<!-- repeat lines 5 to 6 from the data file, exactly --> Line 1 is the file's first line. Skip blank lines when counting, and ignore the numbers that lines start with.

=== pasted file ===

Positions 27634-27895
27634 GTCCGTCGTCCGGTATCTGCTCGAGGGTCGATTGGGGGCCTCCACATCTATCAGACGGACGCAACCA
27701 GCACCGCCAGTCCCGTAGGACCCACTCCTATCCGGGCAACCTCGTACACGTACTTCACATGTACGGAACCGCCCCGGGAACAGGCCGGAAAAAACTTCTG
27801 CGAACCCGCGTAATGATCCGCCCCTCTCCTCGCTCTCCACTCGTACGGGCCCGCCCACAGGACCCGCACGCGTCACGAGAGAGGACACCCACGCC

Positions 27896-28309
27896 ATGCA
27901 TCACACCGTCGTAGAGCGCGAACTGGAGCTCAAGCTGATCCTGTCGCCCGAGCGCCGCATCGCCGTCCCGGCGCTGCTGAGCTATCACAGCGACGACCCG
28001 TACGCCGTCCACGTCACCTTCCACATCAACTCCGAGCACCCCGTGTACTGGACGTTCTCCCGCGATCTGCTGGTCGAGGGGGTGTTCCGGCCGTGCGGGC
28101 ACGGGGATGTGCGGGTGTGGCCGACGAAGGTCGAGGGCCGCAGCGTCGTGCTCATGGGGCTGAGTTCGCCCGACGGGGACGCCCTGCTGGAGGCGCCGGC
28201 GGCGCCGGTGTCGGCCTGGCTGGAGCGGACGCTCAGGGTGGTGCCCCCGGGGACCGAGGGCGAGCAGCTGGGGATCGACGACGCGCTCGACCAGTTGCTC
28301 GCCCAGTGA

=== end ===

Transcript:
Positions 27896-28309
27896 ATGCA